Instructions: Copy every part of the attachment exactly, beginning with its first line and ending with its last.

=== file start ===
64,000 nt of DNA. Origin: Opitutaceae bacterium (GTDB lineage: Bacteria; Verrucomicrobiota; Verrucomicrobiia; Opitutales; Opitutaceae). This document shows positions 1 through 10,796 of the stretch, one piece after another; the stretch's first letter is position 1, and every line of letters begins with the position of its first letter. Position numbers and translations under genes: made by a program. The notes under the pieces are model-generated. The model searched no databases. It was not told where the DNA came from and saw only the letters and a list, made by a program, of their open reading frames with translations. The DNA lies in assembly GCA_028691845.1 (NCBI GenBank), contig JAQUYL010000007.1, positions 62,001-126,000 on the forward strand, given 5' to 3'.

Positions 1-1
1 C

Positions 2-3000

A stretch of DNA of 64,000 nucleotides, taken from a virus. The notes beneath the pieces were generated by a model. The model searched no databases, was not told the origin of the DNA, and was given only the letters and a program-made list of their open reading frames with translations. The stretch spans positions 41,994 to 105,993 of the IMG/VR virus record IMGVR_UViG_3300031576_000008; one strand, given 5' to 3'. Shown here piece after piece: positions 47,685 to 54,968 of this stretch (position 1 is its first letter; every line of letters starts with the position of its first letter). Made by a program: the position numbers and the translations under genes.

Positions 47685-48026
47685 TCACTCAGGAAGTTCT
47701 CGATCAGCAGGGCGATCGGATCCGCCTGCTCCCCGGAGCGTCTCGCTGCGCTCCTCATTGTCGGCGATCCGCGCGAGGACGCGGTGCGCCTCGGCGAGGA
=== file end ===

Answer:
64,000 nt of DNA. Origin: Opitutaceae bacterium (GTDB lineage: Bacteria; Verrucomicrobiota; Verrucomicrobiia; Opitutales; Opitutaceae). This document shows positions 1 through 10,796 of the stretch, one piece after another; the stretch's first letter is position 1, and every line of letters begins with the position of its first letter. Position numbers and translations under genes: made by a program. The notes under the pieces are model-generated. The model searched no databases. It was not told where the DNA came from and saw only the letters and a list, made by a program, of their open reading frames with translations. The DNA lies in assembly GCA_028691845.1 (NCBI GenBank), contig JAQUYL010000007.1, positions 62,001-126,000 on the forward strand, given 5' to 3'.

Positions 1-1
1 C

Positions 2-3000

A stretch of DNA of 64,000 nucleotides, taken from a virus. The notes beneath the pieces were generated by a model. The model searched no databases, was not told the origin of the DNA, and was given only the letters and a program-made list of their open reading frames with translations. The stretch spans positions 41,994 to 105,993 of the IMG/VR virus record IMGVR_UViG_3300031576_000008; one strand, given 5' to 3'. Shown here piece after piece: positions 47,685 to 54,968 of this stretch (position 1 is its first letter; every line of letters starts with the position of its first letter). Made by a program: the position numbers and the translations under genes.

Positions 47685-48026
47685 TCACTCAGGAAGTTCT
47701 CGATCAGCAGGGCGATCGGATCCGCCTGCTCCCCGGAGCGTCTCGCTGCGCTCCTCATTGTCGGCGATCCGCGCGAGGACGCGGTGCGCCTCGGCGAGGA